"As you say, it's all right to tell you, but don't let the boys know I blabbed, or Prince will take my head off. You see, Archie don't like some of the fellows Charlie goes with, and cuts 'em. That makes Prince mad, and he holds on just to plague Arch, so they don't speak to one another, if they can help it, and that's the row."
"Are those boys bad?" asked Rose, anxiously.
"Guess not, only rather wild. They are older than our fellows, but they like Prince, he's such a jolly boy; sings so well, dances jigs and breakdowns, you know, and plays any game that's going. He beat Morse at billiards, and that's something to brag of, for Morse thinks he knows everything. I saw the match, and it was great fun!"
Steve got quite excited over the prowess of Charlie, whom he admired immensely, and tried to imitate. Rose did not know half the danger of such gifts and tastes as Charlie's, but felt instinctively that something must be wrong if Archie disapproved.
"If Prince likes any billiard-playing boy better than Archie, I don't think much of his sense," she said severely.
"Of course he doesn't; but, you see, Charlie and Arch are both as proud as they can be, and won't give in. I suppose Arch is right, but I don't blame Charlie a bit for liking to be with the others sometimes, they are such a jolly set," and Steve shook his head morally, even while his eye twinkled over the memory of some of the exploits of the "jolly set."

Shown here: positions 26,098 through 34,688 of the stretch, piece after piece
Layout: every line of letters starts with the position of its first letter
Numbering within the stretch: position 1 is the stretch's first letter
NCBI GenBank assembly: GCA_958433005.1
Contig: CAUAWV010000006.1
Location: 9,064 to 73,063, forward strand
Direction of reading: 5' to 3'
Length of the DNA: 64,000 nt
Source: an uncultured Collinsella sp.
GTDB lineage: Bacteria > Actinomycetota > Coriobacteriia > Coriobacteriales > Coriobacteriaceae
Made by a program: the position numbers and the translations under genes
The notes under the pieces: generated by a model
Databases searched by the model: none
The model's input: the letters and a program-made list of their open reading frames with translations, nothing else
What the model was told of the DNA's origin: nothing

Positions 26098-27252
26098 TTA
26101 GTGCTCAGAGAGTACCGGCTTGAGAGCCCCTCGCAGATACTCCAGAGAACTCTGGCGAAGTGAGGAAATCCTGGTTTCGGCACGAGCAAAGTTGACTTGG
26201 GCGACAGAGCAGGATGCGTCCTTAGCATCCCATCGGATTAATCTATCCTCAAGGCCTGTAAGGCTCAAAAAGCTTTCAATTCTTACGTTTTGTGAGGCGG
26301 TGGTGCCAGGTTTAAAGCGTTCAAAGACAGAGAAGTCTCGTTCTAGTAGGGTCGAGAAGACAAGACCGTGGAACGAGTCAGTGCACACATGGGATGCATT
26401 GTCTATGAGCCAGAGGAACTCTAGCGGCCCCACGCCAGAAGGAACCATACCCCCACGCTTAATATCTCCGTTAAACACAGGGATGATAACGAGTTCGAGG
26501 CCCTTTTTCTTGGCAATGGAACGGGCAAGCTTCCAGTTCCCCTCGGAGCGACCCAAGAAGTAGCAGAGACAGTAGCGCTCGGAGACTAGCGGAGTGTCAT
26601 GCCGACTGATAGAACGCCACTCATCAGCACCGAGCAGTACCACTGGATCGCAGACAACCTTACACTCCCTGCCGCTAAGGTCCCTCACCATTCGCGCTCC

"Oh, dear me!" sighed Rose, "I don't see what I can do about it, but I wish the boys would make up, for Prince can't come to any harm with Archie, he's so good and sensible."
"That's the trouble; Arch preaches, and Prince won't stand it. He told Arch he was a prig and a parson, and Arch told him he wasn't a gentleman. My boots! weren't they both mad, though! I thought for a minute they'd pitch into one another and have it out. Wish they had, and not gone stalking round stiff and glum ever since. Mac and I settle our rows with a bat or so over the head, and then we are all right."